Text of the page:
• Remote access VPN session creation attempts for unexpected connection profiles/tunnel groups (%ASA-4-113019, %ASA-4-722041, or %ASA-7-734003)
  1. Purchasing Credentials through Dark Web Market: Attackers can sometimes acquire valid credentials by purchasing them on the dark web, an encrypted part of the internet often associated with illegal activities. These credentials might be available due to previous data breaches or through other means. Acquiring credentials in this way would likely leave no trace in the VPN’s logs, as the attacker would simply log in using valid credentials.

Logging within Cisco’s ASA

Logging is a crucial part of cybersecurity that involves recording events happening within a system. In the reported attack scenarios, the logging was not configured in the affected Cisco’s ASAs. This has made it challenging to determine precisely how the Akira ransomware attackers were able to access the VPNs. The absence of detailed logs leaves gaps in understanding, hindering a clear analysis of the attack method.

To set up logging on a Cisco ASA you can easily access the command-line interface (CLI) and use the logging enable, logging host, and logging trap commands to specify the logging server, severity levels, and other parameters. Sending logging data to a remote syslog server is recommended. This enables improved correlation and auditing of network and security incidents across various network devices.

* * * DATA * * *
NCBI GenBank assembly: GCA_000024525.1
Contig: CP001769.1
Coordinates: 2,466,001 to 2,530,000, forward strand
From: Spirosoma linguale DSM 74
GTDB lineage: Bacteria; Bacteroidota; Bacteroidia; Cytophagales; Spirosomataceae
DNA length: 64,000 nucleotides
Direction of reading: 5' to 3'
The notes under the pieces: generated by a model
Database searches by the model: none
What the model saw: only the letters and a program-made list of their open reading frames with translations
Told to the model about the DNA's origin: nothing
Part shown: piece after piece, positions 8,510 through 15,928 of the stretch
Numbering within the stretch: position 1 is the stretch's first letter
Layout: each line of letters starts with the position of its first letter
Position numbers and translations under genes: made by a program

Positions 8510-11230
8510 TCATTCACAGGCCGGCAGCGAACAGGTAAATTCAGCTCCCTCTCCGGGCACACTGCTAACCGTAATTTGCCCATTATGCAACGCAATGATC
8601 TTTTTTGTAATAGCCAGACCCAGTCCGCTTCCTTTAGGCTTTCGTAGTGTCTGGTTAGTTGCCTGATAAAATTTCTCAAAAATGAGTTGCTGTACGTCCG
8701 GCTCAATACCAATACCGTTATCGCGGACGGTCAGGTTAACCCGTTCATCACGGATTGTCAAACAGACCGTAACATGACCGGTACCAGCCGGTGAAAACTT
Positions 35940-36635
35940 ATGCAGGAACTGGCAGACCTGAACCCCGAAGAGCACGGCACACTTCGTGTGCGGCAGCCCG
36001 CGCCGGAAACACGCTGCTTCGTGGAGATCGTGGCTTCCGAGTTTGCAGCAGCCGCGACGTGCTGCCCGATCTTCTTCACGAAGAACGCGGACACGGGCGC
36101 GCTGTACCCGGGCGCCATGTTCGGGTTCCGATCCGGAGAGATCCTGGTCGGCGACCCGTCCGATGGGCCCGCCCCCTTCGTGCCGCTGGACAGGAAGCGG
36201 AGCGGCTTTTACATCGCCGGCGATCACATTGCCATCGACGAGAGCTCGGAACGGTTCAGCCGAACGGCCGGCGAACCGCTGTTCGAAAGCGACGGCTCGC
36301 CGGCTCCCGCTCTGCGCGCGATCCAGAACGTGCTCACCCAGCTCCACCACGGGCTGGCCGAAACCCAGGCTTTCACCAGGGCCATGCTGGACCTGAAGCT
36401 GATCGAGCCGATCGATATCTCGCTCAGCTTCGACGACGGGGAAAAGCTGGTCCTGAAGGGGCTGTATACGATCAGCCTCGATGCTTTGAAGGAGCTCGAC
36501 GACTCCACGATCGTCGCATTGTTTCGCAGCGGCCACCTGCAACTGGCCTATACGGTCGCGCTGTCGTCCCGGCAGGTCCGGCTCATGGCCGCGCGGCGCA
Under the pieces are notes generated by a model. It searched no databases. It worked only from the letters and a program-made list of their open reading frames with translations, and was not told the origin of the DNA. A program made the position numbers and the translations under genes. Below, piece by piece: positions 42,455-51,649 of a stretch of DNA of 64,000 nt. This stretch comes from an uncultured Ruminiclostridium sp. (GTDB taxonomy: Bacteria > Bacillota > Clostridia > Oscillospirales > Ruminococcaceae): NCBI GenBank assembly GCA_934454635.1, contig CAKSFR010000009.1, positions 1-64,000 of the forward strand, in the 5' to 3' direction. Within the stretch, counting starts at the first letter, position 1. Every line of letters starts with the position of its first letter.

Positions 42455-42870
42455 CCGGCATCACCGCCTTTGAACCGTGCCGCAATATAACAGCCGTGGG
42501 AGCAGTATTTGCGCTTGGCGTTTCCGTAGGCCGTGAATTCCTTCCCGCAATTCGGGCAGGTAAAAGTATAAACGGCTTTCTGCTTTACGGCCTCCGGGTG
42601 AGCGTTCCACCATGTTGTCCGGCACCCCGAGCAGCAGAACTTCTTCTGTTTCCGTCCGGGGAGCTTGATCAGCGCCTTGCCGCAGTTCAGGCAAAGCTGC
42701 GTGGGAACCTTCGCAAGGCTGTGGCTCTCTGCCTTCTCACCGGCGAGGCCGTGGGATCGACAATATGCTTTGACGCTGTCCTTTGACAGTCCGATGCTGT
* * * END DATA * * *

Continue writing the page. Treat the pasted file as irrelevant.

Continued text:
Refer to the Guide to Secure the Cisco ASA Firewall to get detailed information about best practices to configure logging and secure a Cisco ASA.

Additional Forensics Guidance for Incident Responders

Refer to the Cisco ASA Forensics Guide for First Responders to obtain instructions on how to collect evidence from Cisco ASA devices. The document lists different commands that can be executed to assemble evidence for a probe, along with the corresponding output that needs to be captured when these commands are run. In addition, the document explains how to conduct integrity checks on the system images of Cisco ASA devices and details a method for gathering a core file or memory dump from such a device.

Cisco will remain vigilant in monitoring and investigating these activities and will update customers with any new findings or information.